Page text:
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MTBF

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www.mtbf-calculation.com


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1. Introduction to MTBF

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This is the MTBF knowledge page. The goal is to provide basic knowledge in all aspects of MTBF one might encounter in business context, and to clarify common misconceptions. Target audience is everyone who is involved in business and wants (or is forced to) learn about MTBF, be it a CEO, an electronic engineer, or any function in-between.
Complementary to this knowledge page is the MTBF calculation page, where I offer MTBF calculation services.

MTBF means "mean time between failure". Although it sounds pretty easy and intuitive, the underlying concept is difficult to grasp, and moreover, the whole thing has far-reaching consequences almost nobody is aware of. Most engineers, even with technical background, have in best case a very simplified understanding of MTBF, if they have a clue at all. 

The point is that MTBF is not just a model for certain aspects of reality, it is way more.
Finally it boils down to this:

The more the MTBF model can be applied to a company, the better the company is. 

MTBF = MTTF + MTTRCompanies with advanced and mature quality management would encounter the MTBF model as a real thing, whereas less mature companies would emphasize that it is just an idealized model with limited applicability.
The math and statistics supporting the MTBF model can be understood as a perfect means for perfect companies to master failures and errors in every phase of the product life cycle. Not at all does "Perfect" mean zero failures. "Perfect" rather describes a sophisticated awareness of failures, their causes and their consequences. Perfect companies make failures, of course, but the difference is this: Instead of unexpectedly getting "hit" by failures and just blaming "circumstances" as the cause, they have failures under control.

In essence, perfect companies could eliminate every failure if they wanted, and therefore they would continually operate at maximum economic viability because they would always find the best compromise between budget and tolerable failures. For perfect companies, the (remaining) rate of tolerable failures is not a random outcome, but rather a result of a business decision based on advanced quality management.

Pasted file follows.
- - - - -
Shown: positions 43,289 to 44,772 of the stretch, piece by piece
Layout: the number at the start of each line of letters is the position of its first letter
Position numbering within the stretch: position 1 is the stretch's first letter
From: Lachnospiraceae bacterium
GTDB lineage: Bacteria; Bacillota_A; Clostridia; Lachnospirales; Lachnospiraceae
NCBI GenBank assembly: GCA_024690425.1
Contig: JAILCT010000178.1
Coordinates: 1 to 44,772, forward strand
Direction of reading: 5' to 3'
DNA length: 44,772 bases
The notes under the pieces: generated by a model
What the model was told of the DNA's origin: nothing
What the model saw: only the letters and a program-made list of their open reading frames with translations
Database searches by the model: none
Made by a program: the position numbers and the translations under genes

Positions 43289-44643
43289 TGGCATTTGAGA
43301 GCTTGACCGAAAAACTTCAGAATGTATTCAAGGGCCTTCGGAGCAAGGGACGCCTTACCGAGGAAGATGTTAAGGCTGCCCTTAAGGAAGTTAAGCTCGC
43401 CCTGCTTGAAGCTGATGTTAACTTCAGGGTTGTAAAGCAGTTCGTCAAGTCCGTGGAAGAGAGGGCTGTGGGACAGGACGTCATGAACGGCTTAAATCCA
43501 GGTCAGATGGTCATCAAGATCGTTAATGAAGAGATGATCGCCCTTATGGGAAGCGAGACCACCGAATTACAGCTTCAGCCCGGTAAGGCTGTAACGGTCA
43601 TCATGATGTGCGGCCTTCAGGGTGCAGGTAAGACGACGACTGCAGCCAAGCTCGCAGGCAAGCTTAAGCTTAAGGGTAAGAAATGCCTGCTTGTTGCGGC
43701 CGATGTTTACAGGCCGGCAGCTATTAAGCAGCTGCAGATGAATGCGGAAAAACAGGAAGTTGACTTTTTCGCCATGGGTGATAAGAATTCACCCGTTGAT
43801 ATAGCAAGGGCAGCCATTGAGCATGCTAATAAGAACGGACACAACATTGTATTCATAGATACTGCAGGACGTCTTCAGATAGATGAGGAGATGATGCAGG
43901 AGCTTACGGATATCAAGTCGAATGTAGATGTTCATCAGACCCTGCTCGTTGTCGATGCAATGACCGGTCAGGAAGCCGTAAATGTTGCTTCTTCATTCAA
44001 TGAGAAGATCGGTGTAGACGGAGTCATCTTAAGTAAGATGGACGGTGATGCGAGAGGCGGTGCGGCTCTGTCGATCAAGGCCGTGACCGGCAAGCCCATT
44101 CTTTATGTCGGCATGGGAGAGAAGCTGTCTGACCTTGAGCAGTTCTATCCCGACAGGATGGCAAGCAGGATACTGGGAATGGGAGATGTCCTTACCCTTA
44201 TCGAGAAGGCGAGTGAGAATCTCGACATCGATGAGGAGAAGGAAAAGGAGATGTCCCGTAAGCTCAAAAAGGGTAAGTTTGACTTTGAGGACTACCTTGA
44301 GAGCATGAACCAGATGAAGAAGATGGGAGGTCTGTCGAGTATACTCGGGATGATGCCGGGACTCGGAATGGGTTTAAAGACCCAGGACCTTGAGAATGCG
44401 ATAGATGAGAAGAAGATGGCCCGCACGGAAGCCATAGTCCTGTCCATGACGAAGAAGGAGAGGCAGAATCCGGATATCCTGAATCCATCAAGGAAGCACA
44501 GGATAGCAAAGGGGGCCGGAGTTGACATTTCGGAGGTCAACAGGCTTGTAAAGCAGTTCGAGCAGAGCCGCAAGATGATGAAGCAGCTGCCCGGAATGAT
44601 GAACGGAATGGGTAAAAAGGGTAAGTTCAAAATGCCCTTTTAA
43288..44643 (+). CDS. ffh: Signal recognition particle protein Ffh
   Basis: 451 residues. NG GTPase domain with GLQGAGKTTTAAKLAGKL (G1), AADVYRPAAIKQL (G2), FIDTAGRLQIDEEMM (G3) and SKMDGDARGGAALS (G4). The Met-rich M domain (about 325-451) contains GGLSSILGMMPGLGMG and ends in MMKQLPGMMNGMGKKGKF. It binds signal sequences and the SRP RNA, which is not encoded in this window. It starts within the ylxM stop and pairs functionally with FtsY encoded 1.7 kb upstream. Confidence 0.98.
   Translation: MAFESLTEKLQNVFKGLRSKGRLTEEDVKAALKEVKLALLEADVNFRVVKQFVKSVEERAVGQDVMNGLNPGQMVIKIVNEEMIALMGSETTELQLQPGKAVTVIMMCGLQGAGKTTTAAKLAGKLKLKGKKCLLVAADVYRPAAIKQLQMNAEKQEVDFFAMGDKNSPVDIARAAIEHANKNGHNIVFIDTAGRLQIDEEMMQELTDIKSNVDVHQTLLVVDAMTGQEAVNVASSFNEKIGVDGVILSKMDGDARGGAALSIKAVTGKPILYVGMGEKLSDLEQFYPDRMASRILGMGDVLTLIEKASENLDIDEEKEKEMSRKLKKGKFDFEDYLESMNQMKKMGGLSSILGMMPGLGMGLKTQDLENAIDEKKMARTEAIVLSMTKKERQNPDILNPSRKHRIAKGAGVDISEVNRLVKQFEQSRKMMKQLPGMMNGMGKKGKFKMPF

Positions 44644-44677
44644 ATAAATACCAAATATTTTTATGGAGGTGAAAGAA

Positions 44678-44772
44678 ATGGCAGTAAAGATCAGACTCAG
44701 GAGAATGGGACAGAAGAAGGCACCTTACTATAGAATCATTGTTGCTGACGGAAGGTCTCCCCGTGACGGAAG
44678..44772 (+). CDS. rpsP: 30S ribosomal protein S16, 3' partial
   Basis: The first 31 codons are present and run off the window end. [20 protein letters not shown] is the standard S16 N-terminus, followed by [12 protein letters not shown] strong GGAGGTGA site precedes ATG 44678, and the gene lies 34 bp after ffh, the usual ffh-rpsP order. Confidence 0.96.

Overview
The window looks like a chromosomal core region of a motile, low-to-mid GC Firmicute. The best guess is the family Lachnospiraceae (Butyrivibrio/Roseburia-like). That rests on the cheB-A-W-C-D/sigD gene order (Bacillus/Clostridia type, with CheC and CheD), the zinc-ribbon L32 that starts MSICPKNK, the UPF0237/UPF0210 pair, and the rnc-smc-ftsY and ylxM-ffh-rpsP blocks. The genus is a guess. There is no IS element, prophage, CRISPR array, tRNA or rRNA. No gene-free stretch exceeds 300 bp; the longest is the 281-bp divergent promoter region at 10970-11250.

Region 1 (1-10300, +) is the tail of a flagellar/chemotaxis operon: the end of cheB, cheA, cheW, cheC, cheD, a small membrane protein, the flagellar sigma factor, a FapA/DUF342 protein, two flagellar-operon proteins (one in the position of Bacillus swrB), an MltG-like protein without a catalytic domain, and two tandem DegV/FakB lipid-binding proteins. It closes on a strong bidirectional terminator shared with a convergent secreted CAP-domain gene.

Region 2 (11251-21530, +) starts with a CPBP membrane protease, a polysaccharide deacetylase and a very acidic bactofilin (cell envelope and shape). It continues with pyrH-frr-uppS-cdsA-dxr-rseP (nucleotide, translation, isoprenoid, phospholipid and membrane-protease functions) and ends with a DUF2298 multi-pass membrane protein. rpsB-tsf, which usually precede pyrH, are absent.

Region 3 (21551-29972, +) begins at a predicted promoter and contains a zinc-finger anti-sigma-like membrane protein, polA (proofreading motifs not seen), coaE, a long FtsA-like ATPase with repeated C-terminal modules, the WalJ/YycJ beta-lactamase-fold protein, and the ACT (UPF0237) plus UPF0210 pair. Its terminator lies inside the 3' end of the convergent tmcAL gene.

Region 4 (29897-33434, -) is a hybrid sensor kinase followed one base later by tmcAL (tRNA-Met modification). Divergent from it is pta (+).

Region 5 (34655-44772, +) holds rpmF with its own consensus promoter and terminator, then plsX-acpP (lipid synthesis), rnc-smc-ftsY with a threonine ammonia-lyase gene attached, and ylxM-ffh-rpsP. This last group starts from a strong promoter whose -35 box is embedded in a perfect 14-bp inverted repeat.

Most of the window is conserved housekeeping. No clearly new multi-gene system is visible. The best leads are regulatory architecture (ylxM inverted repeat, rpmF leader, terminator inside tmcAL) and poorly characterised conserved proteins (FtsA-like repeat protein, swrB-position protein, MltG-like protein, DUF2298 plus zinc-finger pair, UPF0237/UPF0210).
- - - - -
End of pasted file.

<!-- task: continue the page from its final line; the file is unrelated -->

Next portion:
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2. Difference between MTBF and MTTF

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MTBF and MTTF can be distinguished in two different
ways. mtbf mttf difference

As shown in the picture, MTBF is just MTTF + repair time (MTTR: mean time to repair). Instead of repair, it could also be replacement, replenishment etc. Since this doesn't make  any difference, we just call it downtime. The key is that MTBF includes downtime, but MTTF does not.
For most items the MTTR is quite small compared to MTTF, therefore MTTF ~ MTBF.  However, the bigger and more comprehensive the item is, the more different MTBF and MTTF get. For example, production lines and aircrafts consist of many piece parts, leading to rather low MTBF and rather high downtime, therefore MTBF and MTTF may differ substantially.

Because MTBF ~ MTTF in most cases, industries have adopted either one or the other term for the same meaning. While functional safety engineers tend to MTTF, logistics and maintenance personnel prefer MTBF.

The second way to distinguish MTTF from MTBF is not very common, but nonetheless important. It can be mathematically shown that for redundant  / fault tolerant systems, the mean time to first failure (then called MTTF) is different from the mean time between failures (MTBF) in steady state. The distinction between MTTF and MTBF becomes really important here, in particular when the useful product life can be associated with either the "setting time" (characterized by MTTF), or the steady state (characterized by MTBF).

From now on we will use only the term MTBF.


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3. MTBF simple and concise

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Let's begin with a simple example. It will soon turn out that it is actually difficult, and, even worse, it will raise a couple of questions that need comprehensive answers.
What is the best estimate for the MTBF of the population? MTBF from field data, optimistic
Most engineers would do the kind of math that is shown in the picture: 2,4 million operating hours / 2 failures = 1,2 million hours. If you are a CEO or any other decision maker, you are allowed to stop reading at this point as long as you take the warning to your heart: This math is definitely wrong, and the bad thing is that it produces optimistic MTBF figures! The correct figure is substantially smaller than 1,2 million hours!